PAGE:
Flower, Flower, in the field…

Last spring we discovered a new-to-us non-native flower growing on the place, several patches of Scarlet Pimpernel (which in Texas look orange, not scarlet, but do have striking magenta down near the ovary.   It looked like this:



Today, R- found a similar looking flower on a different-looking plant, and so far we’re uncertain of the correct ID, because although it’s superficially similar in flower structure, it’s not exactly the same, and the plant looks completely different, with deeply cut leaves rather than entire leaves, as seen on the Scarlet Pimpernel.


The Scarlet Pimpernel grew on soil near the fence of the construction yard, where the washwater from their power-washing machinery spreads.  Most of the plants have some bare soil around them.  The new, deeper red, flower grows in more natural soil, farther away from the construction company fence, among other native forbs and grasses.  The new flowers, photographed with R-‘s small camera in situ, look much paler, but the color of the single one (my camera) is what the eye sees.

From my first field guide search, and several online searches, the new one is in the Geranium family, and if the flower were larger (an inch across instead of more like 1 cm) I’d bet on “Bloody Geranium,” an alien planted in gardens, but it isn’t that big.   The finely cut leaves and the greater number of stamens fit the Geranium family.   More pictures tomorrow, weather permitting.  (The single flower, by the way, is propped up in a cup of rice to hold it motionless while I took several shots.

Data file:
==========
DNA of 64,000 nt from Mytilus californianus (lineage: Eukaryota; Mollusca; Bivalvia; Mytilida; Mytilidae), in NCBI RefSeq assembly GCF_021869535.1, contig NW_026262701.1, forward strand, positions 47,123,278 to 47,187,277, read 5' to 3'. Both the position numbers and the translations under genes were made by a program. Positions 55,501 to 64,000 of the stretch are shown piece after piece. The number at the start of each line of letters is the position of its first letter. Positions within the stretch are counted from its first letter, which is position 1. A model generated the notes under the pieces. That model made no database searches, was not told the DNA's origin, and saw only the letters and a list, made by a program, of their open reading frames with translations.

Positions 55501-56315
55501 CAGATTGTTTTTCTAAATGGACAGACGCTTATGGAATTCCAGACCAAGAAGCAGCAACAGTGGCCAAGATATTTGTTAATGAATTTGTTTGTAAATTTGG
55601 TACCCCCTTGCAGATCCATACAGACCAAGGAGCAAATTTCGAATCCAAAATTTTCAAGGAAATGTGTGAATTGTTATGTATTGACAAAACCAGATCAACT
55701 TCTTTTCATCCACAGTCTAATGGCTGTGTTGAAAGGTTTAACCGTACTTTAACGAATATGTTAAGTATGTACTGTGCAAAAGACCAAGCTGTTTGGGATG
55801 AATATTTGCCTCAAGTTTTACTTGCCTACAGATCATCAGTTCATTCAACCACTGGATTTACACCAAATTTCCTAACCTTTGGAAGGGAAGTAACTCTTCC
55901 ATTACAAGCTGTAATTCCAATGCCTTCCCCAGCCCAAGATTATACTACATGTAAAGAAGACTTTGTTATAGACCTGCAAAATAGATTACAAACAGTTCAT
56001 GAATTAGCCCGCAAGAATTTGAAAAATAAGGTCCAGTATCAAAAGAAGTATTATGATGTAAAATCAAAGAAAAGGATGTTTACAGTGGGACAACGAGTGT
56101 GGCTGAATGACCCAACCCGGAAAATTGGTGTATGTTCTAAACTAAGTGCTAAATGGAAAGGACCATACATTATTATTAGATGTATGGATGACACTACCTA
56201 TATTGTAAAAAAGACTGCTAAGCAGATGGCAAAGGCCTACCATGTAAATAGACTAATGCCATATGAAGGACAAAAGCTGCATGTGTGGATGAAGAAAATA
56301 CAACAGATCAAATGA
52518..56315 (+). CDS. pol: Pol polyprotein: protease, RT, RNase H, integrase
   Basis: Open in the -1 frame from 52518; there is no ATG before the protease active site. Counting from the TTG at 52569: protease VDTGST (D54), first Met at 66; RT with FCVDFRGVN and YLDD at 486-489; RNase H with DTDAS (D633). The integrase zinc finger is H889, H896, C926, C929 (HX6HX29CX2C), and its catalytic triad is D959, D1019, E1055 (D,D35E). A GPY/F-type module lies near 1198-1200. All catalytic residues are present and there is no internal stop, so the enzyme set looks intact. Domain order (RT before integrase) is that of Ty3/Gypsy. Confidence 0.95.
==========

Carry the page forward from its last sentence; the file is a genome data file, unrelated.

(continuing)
7 thoughts on “Flower, Flower, in the field…

  1. Hi – up here in New Hampshire the flowers have not come out yet. How do you think these foreign plants arrived? Escapes from domestic gardens or seeds carried by trucks, trains, cars, etc.?
    And then, are these competitive with native plants?

    Do you weed out these plants? Are they making seeds?

    Inquiring minds want to know. But plants are amazing. Long after we are gone they will be making beauty.

    Stay safe and sane,

    Jonathan up here in Chilly from the wind New Hampshire